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Dustin Lance Black Speaks: Pasadena City College Officials Created ‘Toxic and Dishonest’ Atmosphere
Posted on Apr 30, 2014
DLB: I never experienced anything but support and encouragement while I was there. I had such a wonderful time at Pasadena City College. I’ve always wondered why they never reached out. There was a statement that said, “We’ve always been proud of Mr. Black”—I think it was in their official statement—and I was like, I’ve never actually heard a word from you guys.
I was awarded Community College Distinguished Alumni of the year this year, which was very nice, but it had to come from Hartnell College, where I went when I was in high school in Salinas. And there was a table—a Pasadena City College table—there, and I went over and said hi to them. I said, “You do know I went there”—they were completely unaware. They didn’t know. Which is probably how the conversation began where they asked me to be a commencement speaker at their school.
But I never experienced anything like this. … It was one of the more shocking moments I’ve had in a long time—being disinvited. When I found out, literally a reporter emailed me and said, “Are you aware that you’re no longer speaker at Pasadena City College commencement?” I had my assistant chase them down and say, “What? We’ve already booked flights. We’ve already made travel arrangements.” I’m in London—it’s not an easy trip or a simple trip to make.
KA: So as it stands you haven’t had a follow-up.
DLB: I’ve not heard anything from any administrator at Pasadena City College. Nothing—no apology, no explanation. They put out that statement explaining that they have a broken system of some sort, but it really doesn’t explain the disinvitation. There’s no rationale for why not and we still don’t have that.
I think it’s rather clear if you read those emails [cited in the L.A. Times story]. … My legal team is in talks with their legal team right now. That’s happening, because you know, there are damages and costs—that’s really just about making sure we’re compensated—my team is compensated. Flights are refunded and all that sort of thing.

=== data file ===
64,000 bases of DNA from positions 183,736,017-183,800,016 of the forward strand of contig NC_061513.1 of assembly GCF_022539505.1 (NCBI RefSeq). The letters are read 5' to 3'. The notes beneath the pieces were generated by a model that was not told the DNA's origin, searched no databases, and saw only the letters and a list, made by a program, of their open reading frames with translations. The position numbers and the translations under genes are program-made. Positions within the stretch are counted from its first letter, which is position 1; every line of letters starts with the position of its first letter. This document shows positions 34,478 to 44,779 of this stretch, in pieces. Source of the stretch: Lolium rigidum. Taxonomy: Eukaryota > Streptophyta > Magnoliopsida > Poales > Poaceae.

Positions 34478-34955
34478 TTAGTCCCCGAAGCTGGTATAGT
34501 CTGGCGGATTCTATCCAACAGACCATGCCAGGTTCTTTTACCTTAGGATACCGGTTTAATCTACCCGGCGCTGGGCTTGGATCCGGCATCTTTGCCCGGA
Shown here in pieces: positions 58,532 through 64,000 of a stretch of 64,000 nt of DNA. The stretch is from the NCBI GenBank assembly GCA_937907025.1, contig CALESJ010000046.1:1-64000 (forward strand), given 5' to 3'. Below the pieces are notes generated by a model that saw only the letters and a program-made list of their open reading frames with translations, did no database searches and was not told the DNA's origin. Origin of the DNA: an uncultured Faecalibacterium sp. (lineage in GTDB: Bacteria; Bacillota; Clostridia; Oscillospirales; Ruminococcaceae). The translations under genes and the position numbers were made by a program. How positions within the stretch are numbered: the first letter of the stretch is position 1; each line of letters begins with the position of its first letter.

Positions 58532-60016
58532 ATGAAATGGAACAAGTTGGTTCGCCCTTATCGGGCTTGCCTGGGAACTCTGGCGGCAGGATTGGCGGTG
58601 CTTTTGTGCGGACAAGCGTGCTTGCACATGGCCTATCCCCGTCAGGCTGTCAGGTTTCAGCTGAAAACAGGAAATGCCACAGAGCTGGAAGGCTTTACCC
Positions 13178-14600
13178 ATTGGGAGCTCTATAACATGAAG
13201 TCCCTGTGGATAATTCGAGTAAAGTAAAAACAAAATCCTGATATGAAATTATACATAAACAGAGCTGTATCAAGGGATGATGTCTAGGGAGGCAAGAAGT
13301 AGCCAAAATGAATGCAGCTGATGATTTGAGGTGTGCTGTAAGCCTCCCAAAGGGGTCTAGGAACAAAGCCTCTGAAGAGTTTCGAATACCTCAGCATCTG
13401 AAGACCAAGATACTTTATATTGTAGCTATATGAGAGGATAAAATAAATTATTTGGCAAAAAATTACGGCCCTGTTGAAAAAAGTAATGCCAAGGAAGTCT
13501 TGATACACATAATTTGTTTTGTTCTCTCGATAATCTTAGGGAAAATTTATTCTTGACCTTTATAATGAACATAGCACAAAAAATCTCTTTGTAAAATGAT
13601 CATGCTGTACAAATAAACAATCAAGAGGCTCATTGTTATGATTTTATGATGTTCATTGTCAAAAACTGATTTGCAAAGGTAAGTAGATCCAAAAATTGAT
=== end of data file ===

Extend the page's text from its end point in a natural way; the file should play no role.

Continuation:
KA: What does your interest in rectifying this situation have to do with your activism in a broader sense?
DLB: Well, I know exactly what it’s like to be a student at Pasadena City College. When I was at Pasadena City College, I was struggling. Financially, my family was in a tough spot and I had to work very hard to be able to pay my rent and keep going to [PCC]. … You need all the support you can get, because for so many students there, the dream is to get into a four-year school. And that’s hard work. I was trying to get into UCLA film school, very competitive, and I did.
And what they don’t need is—especially the gay and lesbian students there—is to be at an institution where it’s so clear there’s an atmosphere where the administrators are seeing them somehow inferior or ‘less than.’ That they are held to a higher standard—a very different standard. I mean, I don’t know if it’s activism—it’s personal. If you see someone drowning, if you see someone in harm’s way, I was taught—my mom taught me, the Mormon church taught me—you reach out and help.
And so you know it seems that the atmosphere at Pasadena City College is discriminatory and toxic and dishonest. And I just—I care so much about that school—if you ever ask anybody, I mean I love UCLA, but people would say, “Would you ever do something for a school?” And I’ve said yeah, but I think it’s Pasadena City College that I would make a donation for, do a fundraiser for, help start a school at. It’s that place that saved me—it was a safety net for me when I desperately needed it, and it worked.
So I care about it a great deal, and the students so far have been so supportive, and they’ve been asking for help, they’ve been saying, “Don’t let it go, help us fix our school.” So I haven’t given up. I think it’s the No. 2 in terms of transfers to four-year schools in California. So we should make it better, not let it fall into this sort of disarray.
Every time I think [this story’s] over ... there’s another wrinkle.
A meeting between Rocha and the board about the commencement controversy was scheduled to take place Wednesday evening. Should the assembled officials decide to take Associated Students President Jordyn Orozco’s lead and invite Black back, that action would be supported by several other PCC student and faculty groups, including Students for Social Justice, the Queer Alliance and the Safe Zone Coalition.
Black has also helpfully kept his booking to fly to the States that weekend, but he’s made some other important plans for that trip in the meantime: “I’m going to see my mom in Washington, D.C., and go give a speech in Chicago,” he said.
A call to Rocha had not been returned by press time.
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